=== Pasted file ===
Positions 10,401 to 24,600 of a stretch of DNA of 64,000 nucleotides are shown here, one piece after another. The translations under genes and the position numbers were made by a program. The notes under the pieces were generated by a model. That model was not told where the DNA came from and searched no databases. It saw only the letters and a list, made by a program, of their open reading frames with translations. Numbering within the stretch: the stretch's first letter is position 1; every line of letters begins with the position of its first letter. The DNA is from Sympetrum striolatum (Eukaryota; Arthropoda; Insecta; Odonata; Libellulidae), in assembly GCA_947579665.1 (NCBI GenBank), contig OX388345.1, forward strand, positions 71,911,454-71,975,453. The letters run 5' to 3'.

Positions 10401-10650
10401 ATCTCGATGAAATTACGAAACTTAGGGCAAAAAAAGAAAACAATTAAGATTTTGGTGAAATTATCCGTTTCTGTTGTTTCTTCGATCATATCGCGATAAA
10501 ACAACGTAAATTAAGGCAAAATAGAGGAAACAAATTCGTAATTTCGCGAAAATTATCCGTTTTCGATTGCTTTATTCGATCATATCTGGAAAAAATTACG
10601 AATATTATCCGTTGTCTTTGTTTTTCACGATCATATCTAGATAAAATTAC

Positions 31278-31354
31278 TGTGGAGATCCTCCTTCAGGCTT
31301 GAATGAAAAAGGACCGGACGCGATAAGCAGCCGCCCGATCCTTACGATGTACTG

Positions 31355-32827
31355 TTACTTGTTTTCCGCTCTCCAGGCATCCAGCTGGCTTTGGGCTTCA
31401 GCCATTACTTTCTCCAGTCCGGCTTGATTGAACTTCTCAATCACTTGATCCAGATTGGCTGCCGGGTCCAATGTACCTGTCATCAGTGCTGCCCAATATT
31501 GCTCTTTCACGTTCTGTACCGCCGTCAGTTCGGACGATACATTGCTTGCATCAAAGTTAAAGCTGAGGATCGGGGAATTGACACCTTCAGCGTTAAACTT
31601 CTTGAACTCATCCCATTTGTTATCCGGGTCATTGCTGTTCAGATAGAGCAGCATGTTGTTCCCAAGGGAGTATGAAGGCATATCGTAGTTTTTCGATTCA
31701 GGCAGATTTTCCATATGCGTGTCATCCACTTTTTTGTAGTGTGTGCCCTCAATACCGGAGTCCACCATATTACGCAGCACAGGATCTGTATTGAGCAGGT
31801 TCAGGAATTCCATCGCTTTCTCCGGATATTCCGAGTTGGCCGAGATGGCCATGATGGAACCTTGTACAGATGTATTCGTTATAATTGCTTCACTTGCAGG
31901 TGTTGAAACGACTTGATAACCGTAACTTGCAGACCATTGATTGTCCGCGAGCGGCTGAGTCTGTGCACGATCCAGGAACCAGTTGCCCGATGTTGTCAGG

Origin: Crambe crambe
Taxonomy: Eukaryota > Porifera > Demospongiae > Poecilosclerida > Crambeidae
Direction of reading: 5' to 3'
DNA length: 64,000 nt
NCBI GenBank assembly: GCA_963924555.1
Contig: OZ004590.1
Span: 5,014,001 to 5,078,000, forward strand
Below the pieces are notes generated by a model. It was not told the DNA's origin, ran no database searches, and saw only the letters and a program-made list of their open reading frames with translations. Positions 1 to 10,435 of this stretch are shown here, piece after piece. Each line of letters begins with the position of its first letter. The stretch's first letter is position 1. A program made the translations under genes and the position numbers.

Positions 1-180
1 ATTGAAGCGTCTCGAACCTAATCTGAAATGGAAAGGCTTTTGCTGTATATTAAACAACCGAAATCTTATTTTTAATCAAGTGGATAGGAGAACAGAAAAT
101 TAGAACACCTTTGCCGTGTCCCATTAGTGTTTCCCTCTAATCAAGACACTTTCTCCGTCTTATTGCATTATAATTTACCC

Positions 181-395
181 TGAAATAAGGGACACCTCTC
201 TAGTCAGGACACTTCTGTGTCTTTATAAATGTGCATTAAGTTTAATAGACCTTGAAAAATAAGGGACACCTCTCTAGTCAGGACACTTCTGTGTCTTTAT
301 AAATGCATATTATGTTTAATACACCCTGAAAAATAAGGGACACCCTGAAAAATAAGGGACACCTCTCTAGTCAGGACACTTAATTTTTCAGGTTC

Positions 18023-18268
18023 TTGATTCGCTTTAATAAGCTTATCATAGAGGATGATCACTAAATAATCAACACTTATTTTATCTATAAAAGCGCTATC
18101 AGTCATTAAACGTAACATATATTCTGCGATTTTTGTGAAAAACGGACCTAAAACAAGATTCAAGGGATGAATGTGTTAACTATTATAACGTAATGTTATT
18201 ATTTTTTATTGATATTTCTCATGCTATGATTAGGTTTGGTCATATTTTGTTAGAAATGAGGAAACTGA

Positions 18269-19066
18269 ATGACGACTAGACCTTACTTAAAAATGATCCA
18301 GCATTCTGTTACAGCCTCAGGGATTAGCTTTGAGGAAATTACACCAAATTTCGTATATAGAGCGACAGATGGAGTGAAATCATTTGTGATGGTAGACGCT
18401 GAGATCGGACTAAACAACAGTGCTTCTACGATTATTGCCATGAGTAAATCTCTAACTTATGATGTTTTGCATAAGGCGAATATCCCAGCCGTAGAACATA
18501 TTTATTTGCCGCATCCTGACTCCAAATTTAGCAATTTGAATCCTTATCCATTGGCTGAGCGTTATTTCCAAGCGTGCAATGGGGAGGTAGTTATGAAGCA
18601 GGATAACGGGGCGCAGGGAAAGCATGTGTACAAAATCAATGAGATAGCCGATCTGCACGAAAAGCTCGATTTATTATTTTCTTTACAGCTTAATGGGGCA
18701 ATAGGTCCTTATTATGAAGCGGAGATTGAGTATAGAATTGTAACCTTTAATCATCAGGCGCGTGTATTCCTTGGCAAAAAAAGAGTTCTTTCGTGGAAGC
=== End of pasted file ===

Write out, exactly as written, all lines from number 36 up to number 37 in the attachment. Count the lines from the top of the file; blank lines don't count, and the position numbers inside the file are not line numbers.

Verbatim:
Positions 18269-19066
18269 ATGACGACTAGACCTTACTTAAAAATGATCCA